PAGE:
- I’m not trying to be provocative. I’ve learned that many families have a competitive dynamic at baseline. There’s nothing inherently wrong with that. But what is the goal of winning battles when you don’t know what the war is? -Then I… I don’t want to be right just to be right. I want Bob and the kids to agree with me because they realize that I want what’s best for us. Maybe I haven’t communicated that clearly enough. I can’t force them to do what I want, and I don’t want that either. I guess I’m just looking for a little more harmony, and I’m willing to take it however I can get it.
- Then you’re going to need to visualize what you want, and ask each of them what they want, and put it all together into one congruent package. Something you build together is more likely to last than something you build separately and jam together however you can. -This sounds almost exactly like dealing with Syndrome.
- *playful sarcasm* Ding ding ding! We have a winner! You get to mirror the construct of your hero team with your family life. Perhaps this also touches the proper nerve about the nostalgia you were raving about, too. -And what if Bob doesn’t buy it? What if Violet shuts down? What if Dash…um…dashes? I think it’s a lot to ask of people who don’t think on this wavelength to just go along with this sort of thing like everything is just peachy all of the time.
- You’re right, I make no guarantees. Yet, just like you hinted at, there’s a reason Bob connected with you in the first place. You know that. He sees the strength you have on the inside. If he’s like the countless others in a relationship, the ebb and flow shifts in that way. I hope he’ll step up to the plate like you want him to. -*melancholic, but actually hopeful* He’s told me when he’s not strong enough…that let me know he gets it once in a while.
- Ok…I actually think that family plan is the best course of action right now. I’m not going to over complicate it. – *suddenly serious* So who should I bring in next time for you to straighten them out? Bob? I bet you’ll see how wrong he is about everything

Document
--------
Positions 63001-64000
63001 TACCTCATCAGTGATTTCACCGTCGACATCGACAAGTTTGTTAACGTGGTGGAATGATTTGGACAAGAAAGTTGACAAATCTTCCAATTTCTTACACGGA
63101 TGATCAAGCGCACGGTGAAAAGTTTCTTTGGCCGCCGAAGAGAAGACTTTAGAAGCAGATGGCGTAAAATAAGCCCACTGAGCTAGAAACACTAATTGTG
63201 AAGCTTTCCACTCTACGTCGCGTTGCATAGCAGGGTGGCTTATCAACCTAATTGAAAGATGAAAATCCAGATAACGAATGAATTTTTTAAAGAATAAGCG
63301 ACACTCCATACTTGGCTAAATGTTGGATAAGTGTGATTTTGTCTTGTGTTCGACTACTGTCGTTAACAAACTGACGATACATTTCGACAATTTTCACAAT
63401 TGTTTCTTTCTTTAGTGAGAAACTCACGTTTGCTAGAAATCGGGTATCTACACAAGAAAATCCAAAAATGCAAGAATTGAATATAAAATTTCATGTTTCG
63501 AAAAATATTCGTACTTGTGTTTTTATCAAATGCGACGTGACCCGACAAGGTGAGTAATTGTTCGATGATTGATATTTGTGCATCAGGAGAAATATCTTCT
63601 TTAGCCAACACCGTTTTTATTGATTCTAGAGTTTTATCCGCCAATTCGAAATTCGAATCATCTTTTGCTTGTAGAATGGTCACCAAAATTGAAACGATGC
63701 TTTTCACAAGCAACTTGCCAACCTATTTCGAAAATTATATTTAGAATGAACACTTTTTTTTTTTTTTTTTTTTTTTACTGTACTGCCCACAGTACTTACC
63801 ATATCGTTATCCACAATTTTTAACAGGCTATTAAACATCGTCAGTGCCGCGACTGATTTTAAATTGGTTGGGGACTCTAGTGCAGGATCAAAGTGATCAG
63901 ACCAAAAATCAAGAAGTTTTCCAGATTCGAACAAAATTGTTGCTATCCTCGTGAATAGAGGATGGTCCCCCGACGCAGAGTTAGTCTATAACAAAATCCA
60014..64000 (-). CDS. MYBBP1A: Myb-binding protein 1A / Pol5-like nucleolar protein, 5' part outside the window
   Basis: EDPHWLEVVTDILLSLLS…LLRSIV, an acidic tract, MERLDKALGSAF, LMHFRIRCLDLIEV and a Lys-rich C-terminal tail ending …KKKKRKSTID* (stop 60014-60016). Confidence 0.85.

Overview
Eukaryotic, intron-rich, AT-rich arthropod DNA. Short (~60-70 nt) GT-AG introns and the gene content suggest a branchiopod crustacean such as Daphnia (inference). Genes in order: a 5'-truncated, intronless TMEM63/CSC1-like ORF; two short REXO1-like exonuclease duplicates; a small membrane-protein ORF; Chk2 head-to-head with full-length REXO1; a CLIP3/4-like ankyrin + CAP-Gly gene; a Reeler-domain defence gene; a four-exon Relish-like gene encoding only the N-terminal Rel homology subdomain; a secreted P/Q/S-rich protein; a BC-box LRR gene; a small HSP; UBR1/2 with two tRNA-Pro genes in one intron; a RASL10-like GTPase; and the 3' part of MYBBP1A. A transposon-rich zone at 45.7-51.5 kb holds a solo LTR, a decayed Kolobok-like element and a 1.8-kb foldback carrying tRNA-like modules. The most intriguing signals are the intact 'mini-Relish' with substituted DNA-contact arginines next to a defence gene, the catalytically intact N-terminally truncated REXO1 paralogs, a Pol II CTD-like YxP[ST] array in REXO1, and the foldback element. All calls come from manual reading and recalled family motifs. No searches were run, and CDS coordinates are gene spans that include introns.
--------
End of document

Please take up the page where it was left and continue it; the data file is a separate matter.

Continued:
- That’s the opposite -And Violet needs to get in gear so she can really start to impress for her career
- I’m not a child psychia -And *whisper* I think Dash could use a stimulant to help with that undiagnosed ADHD, am I right?
- You’re kind of pushing…oh boy *clearly nervous* -*pause, then laughing* relax, Doctor. I know better than that.
- Don’t scare me like that! Too many people mean that stuff! – Sorry, Doc. I don’t get many chances to crack jokes with new people. Most of the people I meet these days are either stuffy politicians trying to shake hands and lie, or bad guys who need a fist to the jaw. But I like you. I’m glad this got set up. When they told us we had to meet with a psychiatrist as part of becoming superheroes again, I was skeptical. But we’re gonna do this again soon.
- OK then, looking forward to it. – And tell your daughter I love her work. Maybe she can make something new before my next visit. I’ll see if I can bring something from Violet… if Jack-Jack doesn’t burn it or Dash rips it to shreds…
- Thanks, that’s very kind. – Take care, Doc!
- Ending (51:47)
- Recommended reading: go watch Incredibles 1 and 2
- Next episodes: Black Mask, John Walker, Isaiah Bradley
- Plugs for social
- Mr. Miracle episode – Anthony (06:15)
- #FreeBritney – Doc (14:15)
- The Incredibles – Return to city brake scene – Doc (25:10)
- Hartman Hips – Anthony (29:16)
Apple Podcasts: here
Google Play: here